1. Introduction

    Low bone density is a condition in which the bone mass deteriorates, and your body stops creating as much bone as it used to. When your bone density is low, you are at an increased risk for developing fragile bones which may break even after a minor injury or simple fall. In fact, more than 90% of all hip fractures are caused by a fall. Overall, about 5.7 million individuals in the United States have been diagnosed with osteoporosis, and another 34 million with low bone mass. Osteoporosis has no bias on sex or sex, however, it is more common in older adults, and in women once they’ve reached post-menopausal status. best treatment for low bone density.

    Not only do fractures cause decreased quality of living, but they are extremely dangerous and are the leading cause in the death of individuals over the age of 75. Thus, it is important for anyone with brittle bones or low bone density to do what they can to sustain and/or build greater bone density. This will decrease the chances of developing dangerous, porous bones and also minimize the risk of fractures. Fortunately there are treatments for low bone density and osteoporosis and they are widely available through various healthcare providers.

    1. Causes of Low Bone Density

    As we’re attempting to maximize bone density, it’s important for us to understand what causes low bone density. Several different factors can cause bone loss, some of which are potentially reversible. Low bone density is often considered a “silent disease” because there are usually no symptoms until one experiences a fracture. We’ve already learned that fractures are the primary adverse outcome associated with low bone density, so as its fractures are typically referred to as osteoporotic fractures, we will also discuss the impact of low bone density on osteoporotic fracture risk.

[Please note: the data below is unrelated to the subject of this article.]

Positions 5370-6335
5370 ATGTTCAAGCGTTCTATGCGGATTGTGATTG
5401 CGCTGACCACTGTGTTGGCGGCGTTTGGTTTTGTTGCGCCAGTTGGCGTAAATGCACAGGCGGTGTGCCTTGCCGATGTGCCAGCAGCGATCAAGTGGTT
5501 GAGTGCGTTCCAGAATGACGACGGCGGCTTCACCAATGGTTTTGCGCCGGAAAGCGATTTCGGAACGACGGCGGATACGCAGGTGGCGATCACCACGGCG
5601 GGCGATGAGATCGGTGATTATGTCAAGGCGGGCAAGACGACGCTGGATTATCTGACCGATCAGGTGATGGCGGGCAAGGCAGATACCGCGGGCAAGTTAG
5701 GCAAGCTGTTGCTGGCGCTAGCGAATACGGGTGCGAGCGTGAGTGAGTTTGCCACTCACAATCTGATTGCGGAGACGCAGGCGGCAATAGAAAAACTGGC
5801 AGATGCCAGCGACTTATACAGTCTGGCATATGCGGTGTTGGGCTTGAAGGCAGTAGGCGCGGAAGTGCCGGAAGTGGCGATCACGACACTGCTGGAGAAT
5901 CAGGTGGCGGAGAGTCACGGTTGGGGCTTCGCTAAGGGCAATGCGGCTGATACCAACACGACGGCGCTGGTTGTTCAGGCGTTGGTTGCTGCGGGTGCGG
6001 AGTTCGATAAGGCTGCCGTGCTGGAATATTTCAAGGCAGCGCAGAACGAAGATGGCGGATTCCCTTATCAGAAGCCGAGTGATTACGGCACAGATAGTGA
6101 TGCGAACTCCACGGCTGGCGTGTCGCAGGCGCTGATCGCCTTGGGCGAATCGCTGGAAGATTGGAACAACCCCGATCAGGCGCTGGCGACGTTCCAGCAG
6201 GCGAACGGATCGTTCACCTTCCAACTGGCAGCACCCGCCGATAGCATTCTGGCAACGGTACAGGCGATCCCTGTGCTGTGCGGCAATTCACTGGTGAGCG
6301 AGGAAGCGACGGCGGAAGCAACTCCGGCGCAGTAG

Factors contributing to low bone density are both controllable and uncontrollable. The main uncontrollable factor causing low bone density is aging, with bone loss starting around age 40. In women, bone loss is particularly rapid in the first 10 years after menopause. Adult bone mass is achieved during our early twenties, making it important to consume adequate dietary calcium from a young age. 99% of the body’s calcium is stored in bone and the body will take calcium from bone to maintain steady states of calcium in the blood if dietary calcium is inadequate.

    This means that chronic low calcium intake can lead to bone loss and fractures in the long run. Calcium loss from bone is also common in patients with kidney diseases, intestinal diseases, cancers, and hormonal imbalances. A major cause of low bone density and fractures in older adults is falling. This can be due to factors such as visual impairment, dizziness, muscle weakness, cognitive impairment, and the effects of medications. We will discuss how the rate of osteoporotic fractures varies with different risk factors and what impact these fractures can have on patients. Finally, we will look at the role of immobilization and how it can lead to rapid bone loss. This is because bone is laid down in areas of high mechanical stress and is resorbed from areas of low stress. If stresses on bone decrease, bone is lost and strength is reduced. The best treatment for low bone density is available in Singapore.

    1. Importance of Treating Low Bone Density

    The reason the diagnosis is important is that it often goes undetected for several years before a fracture occurs. Then people are treated for the fracture but not for their low bone density. There are many older individuals who have sustained a fracture and are not even aware that they have low bone density – and could benefit from treatment to prevent future fractures. A recent survey done by the National Osteoporosis Foundation showed that despite physicians agreeing on the importance of treating low bone density, less than one-third of older adults who have sustained a fracture are advised to undergo testing for low bone density.

    This is in part due to the fact that a diagnosis of osteoporosis is not clearly defined. Opportunities to initiate treatment for low bone density are being missed and must be improved. This is especially important given that our population is aging and experts predict that the incidence of fractures will rise, with associated costs projected to be as high as $240 billion by 2040. Failure to address low bone density and osteoporosis will have a big impact on public health and costs in the future.

    1. Conclusion

    What is best treatment for low bone density? Consulting with an orthopedic surgeon offers invaluable benefits, ensuring personalized care and expertise tailored to your musculoskeletal health needs. By seeking guidance from a skilled orthopedic specialist, you gain access to a wealth of knowledge and experience in diagnosing and treating conditions affecting bones, joints, ligaments, and muscles. From comprehensive evaluations to advanced treatment options, such as surgical interventions or non-invasive therapies, consulting with an orthopedic surgeon provides a pathway to enhanced mobility, reduced pain, and improved quality of life, empowering you to regain control over your physical well-being.

    Leave A Reply